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volts which is very much smaller compared
to vCC and you can neglect it. So as if it
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is a closed switch, the drop across this is
zero the current flowing through it is going
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to be almost equal to vCC by rC but when the
switch is open what happens, you have the
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power supply all the voltage will be dropped
across the switch and current is almost is
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equal to zero. So that happens when the transistor
is in the cut off region. When the transistor
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is cut off this switch is open and what is
happening is, so the switch is open, current
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is zero and the entire voltage power supply
voltage is dropped across this switch.
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So basically you see that this is behaving
as a switch so either when it is in the saturation
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region it behaves as an on switch and when
it is in the cut off region it behaves as
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an off switch. So basically you see in initial
days the digital circuit began with switches
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only, you had electromechanical switches like
relays which were used to do digital functions.
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Now the advantage is you have a bipolar transistor
which is doing the same thing. What is the
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difference between a bipolar transistor and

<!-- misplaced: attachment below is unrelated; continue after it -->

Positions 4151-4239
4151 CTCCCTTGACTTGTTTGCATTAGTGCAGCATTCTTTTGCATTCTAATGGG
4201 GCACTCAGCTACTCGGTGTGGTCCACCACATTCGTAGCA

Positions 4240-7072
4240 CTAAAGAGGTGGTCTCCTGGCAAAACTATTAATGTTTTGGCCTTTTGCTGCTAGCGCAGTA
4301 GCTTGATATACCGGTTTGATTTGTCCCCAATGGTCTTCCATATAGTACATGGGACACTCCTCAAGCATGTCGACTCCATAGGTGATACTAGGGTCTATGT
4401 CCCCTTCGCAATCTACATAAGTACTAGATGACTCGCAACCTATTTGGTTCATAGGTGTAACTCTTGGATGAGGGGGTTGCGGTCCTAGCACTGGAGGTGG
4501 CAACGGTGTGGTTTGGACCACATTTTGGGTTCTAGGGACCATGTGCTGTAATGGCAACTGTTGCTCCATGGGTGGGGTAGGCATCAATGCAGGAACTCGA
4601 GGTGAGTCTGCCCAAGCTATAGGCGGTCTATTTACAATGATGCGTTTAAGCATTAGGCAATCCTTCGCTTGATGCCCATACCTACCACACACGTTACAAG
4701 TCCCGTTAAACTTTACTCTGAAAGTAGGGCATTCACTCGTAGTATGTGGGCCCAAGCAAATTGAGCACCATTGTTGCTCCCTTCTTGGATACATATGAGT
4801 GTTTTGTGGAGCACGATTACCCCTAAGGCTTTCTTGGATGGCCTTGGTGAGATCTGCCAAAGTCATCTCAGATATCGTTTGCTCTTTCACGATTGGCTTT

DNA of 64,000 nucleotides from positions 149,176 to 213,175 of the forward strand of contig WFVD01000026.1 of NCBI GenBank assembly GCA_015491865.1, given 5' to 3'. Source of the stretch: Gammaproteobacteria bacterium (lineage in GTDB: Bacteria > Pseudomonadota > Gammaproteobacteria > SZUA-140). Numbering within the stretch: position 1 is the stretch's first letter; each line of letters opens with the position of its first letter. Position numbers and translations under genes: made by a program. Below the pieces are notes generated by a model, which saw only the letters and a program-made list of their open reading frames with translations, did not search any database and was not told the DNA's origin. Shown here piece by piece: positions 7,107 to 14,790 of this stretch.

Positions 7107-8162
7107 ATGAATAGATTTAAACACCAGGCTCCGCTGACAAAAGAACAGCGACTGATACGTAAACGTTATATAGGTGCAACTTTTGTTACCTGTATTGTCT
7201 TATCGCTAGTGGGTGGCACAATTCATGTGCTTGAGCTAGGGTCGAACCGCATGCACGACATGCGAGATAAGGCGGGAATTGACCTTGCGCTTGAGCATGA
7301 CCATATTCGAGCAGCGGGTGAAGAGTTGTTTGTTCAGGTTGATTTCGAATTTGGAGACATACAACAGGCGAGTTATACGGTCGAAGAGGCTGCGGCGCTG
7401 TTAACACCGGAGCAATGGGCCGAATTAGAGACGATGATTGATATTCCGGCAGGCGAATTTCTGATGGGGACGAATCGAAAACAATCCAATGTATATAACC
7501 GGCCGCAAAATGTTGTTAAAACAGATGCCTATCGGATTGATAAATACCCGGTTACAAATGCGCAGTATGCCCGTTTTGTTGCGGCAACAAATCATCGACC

say for example an electromagnetic switch?
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The advantage is an electromagnetic switch
on and off just may be a few times in a second
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whereas here you can switch it on and off
in millions of time per second with the applied
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voltage is changing. The switch can be turned
on and off millions of times of second. So
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that is the advantage, one derives from a
bipolar transistor. So what we shall do later
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in the course is we shall see how I mean basically
you have the different logic families. This
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is you will find that this circuit is coming
over and over again, you have different peripheral
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circuits which gives rise to different logic
families but this is almost an important component
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of almost all bipolar logic families, the
transistor has the switch. So next class we
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shall actually see the switching performance
of these transistors.